It feels like there has been some sort of shortage of virtually every product at some point in 2020 and 2021. One thing that has been plentiful is supply disruptions; there have been plenty of those. The weak links in the chains were often revealed dramatically by reaching their breaking point. So, where do we go from here? We’ve learned so much, but how will organizations make use of the lessons from a global pandemic-meets-canal-blockage-meets-cyber-security-threat-meets-weather-disaster situation? While spring of 2020 brought many thought pieces about how immediate changes needed to be made, the further we move on, the more it feels like supply chain professionals are ambivalent about significant changes.
The current U.S. administration thinks that big changes are necessary and is creating a Supply Chain Disruptions Task Force. The task force is intended to address short-term discontinuities in the supply chain, but it sounds like the aim is to improve supply chain resilience in the future as well. The task force will focus on home building and construction, semiconductors, transportation, and agriculture and food, some sectors that were hit the hardest by disruptions.
While the current U.S. Presidential administration is on board with a pretty significant overhaul to 21st century supply chains, it seems unclear if the business community is also on board.
There was a feeling of panic about supply chain disruptions in spring 2020, and an urgency to make changes was felt. After a year of turmoil, it often feels as though the panic has morphed into a shrug. A recent Gartner survey found that nearly half of all supply chain professionals don’t have plans to increase available stock within the next two years.
Here’s another interesting statistic gleaned from the same report:
- The survey found that 21% of 1,339 respondents considered the availability of safety stock to be a top-three indicator of supply chain resiliency. The top responses to resilience indicators were order fulfillment cycle times not being disrupted (43%), positive consumer feedback (40%) and perfect order fulfillment metric not significantly disrupted (36%).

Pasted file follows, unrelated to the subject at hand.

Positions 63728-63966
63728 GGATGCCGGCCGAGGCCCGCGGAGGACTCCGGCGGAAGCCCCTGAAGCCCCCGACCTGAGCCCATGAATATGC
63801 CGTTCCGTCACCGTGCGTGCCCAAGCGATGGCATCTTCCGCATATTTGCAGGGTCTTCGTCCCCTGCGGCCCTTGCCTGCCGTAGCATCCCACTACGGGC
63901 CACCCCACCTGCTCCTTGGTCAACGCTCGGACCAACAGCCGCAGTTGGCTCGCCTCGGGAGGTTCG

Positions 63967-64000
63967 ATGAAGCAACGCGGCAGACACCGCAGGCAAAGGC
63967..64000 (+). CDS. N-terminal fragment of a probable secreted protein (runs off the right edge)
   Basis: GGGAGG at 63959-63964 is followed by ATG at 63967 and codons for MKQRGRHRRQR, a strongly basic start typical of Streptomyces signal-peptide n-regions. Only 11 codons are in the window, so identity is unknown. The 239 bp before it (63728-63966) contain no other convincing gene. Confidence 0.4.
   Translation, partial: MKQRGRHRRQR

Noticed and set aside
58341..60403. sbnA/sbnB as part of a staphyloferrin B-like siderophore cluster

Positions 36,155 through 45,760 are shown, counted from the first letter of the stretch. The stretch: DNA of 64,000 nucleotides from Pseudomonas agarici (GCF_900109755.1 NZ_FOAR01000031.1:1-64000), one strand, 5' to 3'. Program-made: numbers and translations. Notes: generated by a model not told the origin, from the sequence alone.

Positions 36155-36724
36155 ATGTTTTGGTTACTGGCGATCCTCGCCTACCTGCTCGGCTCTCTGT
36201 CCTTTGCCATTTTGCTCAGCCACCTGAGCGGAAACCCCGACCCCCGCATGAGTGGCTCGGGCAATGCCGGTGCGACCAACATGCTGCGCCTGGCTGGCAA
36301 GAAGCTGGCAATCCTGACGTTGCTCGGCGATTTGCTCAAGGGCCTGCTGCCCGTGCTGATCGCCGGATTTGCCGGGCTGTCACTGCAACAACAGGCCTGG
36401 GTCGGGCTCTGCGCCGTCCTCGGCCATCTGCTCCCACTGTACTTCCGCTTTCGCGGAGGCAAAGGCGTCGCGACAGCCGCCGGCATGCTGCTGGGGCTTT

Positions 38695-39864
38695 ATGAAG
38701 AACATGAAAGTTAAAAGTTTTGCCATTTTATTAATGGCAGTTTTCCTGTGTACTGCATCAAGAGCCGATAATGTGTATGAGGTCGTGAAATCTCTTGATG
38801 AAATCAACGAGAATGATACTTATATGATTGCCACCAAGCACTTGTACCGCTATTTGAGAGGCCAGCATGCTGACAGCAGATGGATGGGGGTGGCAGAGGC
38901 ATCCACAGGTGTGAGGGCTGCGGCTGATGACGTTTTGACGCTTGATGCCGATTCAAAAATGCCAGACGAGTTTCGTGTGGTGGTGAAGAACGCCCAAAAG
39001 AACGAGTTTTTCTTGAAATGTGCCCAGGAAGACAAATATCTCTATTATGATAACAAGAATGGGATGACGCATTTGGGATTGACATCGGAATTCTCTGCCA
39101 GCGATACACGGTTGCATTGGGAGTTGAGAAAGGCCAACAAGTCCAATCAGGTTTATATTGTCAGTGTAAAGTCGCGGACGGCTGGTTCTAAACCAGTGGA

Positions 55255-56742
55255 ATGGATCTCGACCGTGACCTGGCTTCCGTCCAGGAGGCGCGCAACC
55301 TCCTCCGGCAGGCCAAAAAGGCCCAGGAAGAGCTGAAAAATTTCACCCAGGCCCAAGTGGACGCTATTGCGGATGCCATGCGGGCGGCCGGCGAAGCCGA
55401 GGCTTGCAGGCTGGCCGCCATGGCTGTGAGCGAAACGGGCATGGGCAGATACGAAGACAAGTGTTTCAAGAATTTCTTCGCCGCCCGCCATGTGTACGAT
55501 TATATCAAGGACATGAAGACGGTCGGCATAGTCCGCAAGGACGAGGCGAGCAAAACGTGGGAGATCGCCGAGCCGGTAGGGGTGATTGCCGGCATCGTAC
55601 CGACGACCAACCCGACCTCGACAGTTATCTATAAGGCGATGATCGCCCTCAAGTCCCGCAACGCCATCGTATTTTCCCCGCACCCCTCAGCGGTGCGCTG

While a supply chain free of disruption is ideal, it is unlikely that any supply chain will exist in a disruption-free environment. Yet, it sounds as if only about half of supply chain professionals are making plans to create more resilience in real-world supply chains. As we move forward, it’s essential to have a strategy for building a more resilient supply chain, not just a goal of having a supply chain free of disruptions.
It’s part of human nature to become complacent. After a medical diagnosis, many of us might create a diet and exercise regimen only to give up a few weeks later. But like personal lifestyle changes, organizations do not need to take an all-or-nothing approach. We can make small, sustainable changes that we can commit to.
Since many of our organizations have had the stress points and weak supply chain links revealed, now is the perfect time to analyze those systems, processes, and suppliers. Those individuals and organizations that are spending time analyzing pain points and solutions are the ones who will be well positioned when the next disruption hits. We will all move on from the current crisis, but what’s the point if we’re not better off and stronger than we were before?